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CHAPTER TEN -Getting Off at the Top Floor
CHAPTER TEN -Getting Off at the Top Floor
Earl "Red" Blaik - Chapter 10
Getting Off at the Top Floor
By Hugh Wyatt
With the victory over Navy, the 1958 Army team became the first since 1945 to beat both Notre Dame and Navy in the same season. It gave Army its first unbeaten season in nine years, and earend it the Lambert Trophy as best team in the east, and a third-place ranking nationally. (That year's National Championship was won by the LSU Tigers, coached by former Blaik assistant Paul Dietzel.)
Carpenter, Dawkins and Novogratz were named first-team All-Americans. Dawkins was awarded the Heisman Trophy, the third player coached by Blaik to be so honored. Novogratz won the Knute Rockne and Los Angeles Times awards as the nation's top lineman. (Dawkins would also go on to win a Rhodes scholarship, and while studying in England, would put his athletic talents to use in helping Oxford defeat archrival Cambridge in both rugby and ice hockey).
In many ways, the offense's very success stunted its further development. Expressing regret that he hadn't explored the Lonely End's possibilities further. Blaik confessed, "After we saw an undefeated season in prospect, we went too conservative." Conservatism, he pointed out, is not conducive to experimenting with something new and different, much less exploiting its full potential.
Blaik was also enough of a realist to concede that no new system or formation is any better than the people available to run it. "Proper personnel," he cautioned, "is necessary to make this, or any other attack perform." Fortunately for the "Far Flanker" idea, there was Bill Carpenter. "There would have been no Lonely End," Blaik admitted, "if there had been no Carpenter."
Overlooked amidst all the attention paid to the Lonely End offense was the Army defense, which gave up just 182 yards a game and ranked third nationally.
At long last, with the glorious 1958 season behind him, Blaik revealed the secret of the Lonely End - how Carpenter, who never did enter the huddle, received his signals. The innovative formation had generated widespread interest, and Blaik's refusal to reveal his secret had only added to the mystery. Blaik finally disclosed that Caldwell signaled the plays to Carpenter through body language - chiefly through the positioning of his feet as he stood in the huddle.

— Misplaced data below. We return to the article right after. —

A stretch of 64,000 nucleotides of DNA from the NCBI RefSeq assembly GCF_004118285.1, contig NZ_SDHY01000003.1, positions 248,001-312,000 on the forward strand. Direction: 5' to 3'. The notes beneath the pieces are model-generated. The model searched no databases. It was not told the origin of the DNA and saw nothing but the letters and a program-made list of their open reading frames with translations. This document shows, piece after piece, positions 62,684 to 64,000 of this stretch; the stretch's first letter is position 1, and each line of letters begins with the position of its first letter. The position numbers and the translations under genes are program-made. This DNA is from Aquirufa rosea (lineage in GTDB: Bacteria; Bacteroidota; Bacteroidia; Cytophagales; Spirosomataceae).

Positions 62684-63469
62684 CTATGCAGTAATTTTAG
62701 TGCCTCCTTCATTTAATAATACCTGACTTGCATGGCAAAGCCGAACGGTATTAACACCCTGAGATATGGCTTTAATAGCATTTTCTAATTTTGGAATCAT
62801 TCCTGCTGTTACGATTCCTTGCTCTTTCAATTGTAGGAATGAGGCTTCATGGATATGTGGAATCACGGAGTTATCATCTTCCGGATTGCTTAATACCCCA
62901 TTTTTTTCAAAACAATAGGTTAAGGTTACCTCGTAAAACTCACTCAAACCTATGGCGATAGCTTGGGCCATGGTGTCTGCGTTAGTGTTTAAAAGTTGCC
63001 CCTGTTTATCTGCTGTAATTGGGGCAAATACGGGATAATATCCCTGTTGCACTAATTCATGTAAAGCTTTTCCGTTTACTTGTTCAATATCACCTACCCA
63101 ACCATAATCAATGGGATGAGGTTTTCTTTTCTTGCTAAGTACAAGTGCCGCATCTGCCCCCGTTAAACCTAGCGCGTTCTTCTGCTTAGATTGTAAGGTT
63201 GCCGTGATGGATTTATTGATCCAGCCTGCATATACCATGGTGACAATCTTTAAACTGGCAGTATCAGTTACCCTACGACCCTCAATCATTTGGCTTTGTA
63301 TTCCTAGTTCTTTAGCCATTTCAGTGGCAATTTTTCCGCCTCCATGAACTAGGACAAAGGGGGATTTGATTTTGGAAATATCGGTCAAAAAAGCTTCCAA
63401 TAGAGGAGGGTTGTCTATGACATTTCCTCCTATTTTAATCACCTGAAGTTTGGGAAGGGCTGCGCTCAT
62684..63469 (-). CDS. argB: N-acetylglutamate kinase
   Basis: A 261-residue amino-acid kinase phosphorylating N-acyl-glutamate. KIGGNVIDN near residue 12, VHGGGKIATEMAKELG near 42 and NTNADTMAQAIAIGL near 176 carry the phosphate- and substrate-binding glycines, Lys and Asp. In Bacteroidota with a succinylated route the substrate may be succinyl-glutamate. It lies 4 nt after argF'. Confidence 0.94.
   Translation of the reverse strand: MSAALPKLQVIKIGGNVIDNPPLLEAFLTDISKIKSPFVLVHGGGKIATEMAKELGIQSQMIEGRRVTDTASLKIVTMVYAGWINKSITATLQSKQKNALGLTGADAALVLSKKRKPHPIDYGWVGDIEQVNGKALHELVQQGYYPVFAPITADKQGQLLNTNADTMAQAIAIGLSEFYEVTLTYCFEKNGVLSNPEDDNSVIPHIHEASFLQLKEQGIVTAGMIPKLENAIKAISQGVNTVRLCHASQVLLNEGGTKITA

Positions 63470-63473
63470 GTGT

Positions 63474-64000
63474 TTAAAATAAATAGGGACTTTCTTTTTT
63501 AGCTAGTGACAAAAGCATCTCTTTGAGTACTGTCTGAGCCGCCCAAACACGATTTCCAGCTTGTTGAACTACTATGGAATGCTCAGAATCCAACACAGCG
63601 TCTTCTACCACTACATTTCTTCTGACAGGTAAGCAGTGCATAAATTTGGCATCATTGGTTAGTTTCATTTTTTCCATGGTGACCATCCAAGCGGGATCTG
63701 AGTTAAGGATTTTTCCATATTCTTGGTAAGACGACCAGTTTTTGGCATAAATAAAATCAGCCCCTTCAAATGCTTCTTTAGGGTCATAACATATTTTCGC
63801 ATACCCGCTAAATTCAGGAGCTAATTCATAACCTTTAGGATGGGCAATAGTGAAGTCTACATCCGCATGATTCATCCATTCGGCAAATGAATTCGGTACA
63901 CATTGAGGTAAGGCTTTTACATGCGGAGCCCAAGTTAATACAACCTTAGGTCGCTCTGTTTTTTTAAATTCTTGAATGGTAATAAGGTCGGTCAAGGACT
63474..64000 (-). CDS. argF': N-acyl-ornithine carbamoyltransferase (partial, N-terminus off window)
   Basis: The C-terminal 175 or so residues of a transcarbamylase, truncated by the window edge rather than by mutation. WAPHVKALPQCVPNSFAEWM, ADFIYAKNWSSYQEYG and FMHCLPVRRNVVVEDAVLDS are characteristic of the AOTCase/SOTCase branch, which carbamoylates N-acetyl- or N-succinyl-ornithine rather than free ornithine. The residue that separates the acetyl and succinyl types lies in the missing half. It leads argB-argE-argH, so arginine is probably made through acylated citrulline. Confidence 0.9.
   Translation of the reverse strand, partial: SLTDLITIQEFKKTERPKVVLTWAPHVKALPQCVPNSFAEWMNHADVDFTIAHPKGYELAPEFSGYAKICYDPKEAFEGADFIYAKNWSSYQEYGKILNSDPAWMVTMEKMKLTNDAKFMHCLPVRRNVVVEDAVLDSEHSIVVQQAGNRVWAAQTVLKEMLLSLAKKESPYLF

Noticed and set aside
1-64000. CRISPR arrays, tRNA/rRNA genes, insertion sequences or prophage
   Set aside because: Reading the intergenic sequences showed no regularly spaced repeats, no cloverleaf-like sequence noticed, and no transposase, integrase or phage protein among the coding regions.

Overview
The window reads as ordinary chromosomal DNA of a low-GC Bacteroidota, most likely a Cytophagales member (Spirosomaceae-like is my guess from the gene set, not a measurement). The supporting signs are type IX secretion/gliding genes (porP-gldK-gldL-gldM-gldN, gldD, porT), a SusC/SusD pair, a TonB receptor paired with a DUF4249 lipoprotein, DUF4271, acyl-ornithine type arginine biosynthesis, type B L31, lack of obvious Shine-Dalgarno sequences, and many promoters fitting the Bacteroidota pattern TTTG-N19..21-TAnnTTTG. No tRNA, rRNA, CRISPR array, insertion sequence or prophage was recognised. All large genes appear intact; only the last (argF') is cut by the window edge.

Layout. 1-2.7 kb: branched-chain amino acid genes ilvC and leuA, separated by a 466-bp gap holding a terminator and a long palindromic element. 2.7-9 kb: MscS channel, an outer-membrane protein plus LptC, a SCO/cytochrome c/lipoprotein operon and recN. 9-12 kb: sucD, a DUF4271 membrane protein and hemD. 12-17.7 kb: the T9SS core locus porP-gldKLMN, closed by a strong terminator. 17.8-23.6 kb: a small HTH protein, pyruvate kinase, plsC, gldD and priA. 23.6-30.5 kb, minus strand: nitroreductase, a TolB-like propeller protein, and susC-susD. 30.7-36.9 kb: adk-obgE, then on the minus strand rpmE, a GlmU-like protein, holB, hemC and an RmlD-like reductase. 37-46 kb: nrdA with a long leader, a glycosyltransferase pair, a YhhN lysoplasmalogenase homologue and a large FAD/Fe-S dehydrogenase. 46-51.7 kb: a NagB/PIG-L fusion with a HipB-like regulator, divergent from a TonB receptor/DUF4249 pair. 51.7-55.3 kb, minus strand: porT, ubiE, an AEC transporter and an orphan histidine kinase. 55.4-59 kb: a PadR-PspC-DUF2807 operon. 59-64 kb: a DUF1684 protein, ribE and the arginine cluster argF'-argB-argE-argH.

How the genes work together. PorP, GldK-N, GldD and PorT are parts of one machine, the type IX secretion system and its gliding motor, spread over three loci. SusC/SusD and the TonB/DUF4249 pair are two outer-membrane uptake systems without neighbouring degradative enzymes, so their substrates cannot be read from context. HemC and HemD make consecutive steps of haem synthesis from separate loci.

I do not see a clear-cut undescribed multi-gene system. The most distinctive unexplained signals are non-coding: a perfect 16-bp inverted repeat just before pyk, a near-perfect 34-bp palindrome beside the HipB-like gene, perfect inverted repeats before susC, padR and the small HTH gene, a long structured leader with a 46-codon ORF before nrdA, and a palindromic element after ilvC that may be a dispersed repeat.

And then, suddenly, abruptly and unexpectedly - at least insofar as the public was concerned - on Tuesday, January 13, 1959, Earl Blaik resigned as Army's head football coach.
In reality, his decision was not sudden and abrupt, but was instead the result of considerable deliberation on his part. One of his first acts following the end of the season had been to get his assistants new contracts for 1959, giving them a measure of security should he resign and his successor choose not to retain them.
The chief reason he gave for his resignation was that an opportunity had been offered him by a long-time friend and supporter to become a Vice-President and Director of Avco Corporation. That, in Blaik's own words, should have been enough to end the speculation.
But it wasn't. Many observers suspected dissatisfaction at unbeaten Army's not being permitted to play in a Bowl game played a part. True, the Cotton Bowl had shown interest in the Cadets, and the Army players had expressed an interest in accepting a Cotton Bowl bid, but Blaik denied that that was a factor. In fact, he confessed, he really didn't see any point in Army's playing in a post-season game. "After Army-Navy," he said, speaking as a true Army man, "any game is anti-climactic."
His health was also mentioned, and Blaik himself conceded that the harsh late fall weather of the Hudson Valley had taken its toll on him the past few seasons. But health alone, he said, was not enough to make him resign.
The trail ultimately led to rumors of a disagreement between Blaik and the Superintendent over certain academy policies. And although Blaik himself did not go public on the subject at the time, "There was, in fact," he later admitted in his autobiography, "one major area of disagreement between the views of the Superintendent and myself."
The disagreement centered on the Superintendent's publicly-announced policy of "equality for all sports" (does this sound like any modern-day "educators" you know?). Blaik considered the policy fine in theory - except that football alone produced the money that paid the bill for all the other sports at the Academy. He saw the Superintendent's goal of "equality" as an unwillingness to acknowledge football's importance, not only to all the other sports, but also - looking back on why he had been hired 18 years before - to the academy's fundamental mission of training winners. First take care of football, Blaik argued. Then you can have the luxury of taking care of the other sports.
To ensure football's health, Blaik had requested more appointments for football players. It was becoming difficult enough under peacetime conditions to recruit "blue-chip" high school football players to the highly-structured West Point life - Blaik noted that neither Dawkins nor Novogratz had been highly recruited by other schools - but it was harder still to keep them in the program for four years. Some recruits chose not to play once on board (their appointments, unlike athletic scholarships, did not require them to play football); as always happens, some were injured along the way; some failed to make the grade academically; and some just couldn't handle the demands of military life. But for whatever reason, Blaik's experience had shown a 70 per cent attrition rate among cadets originally recruited for football.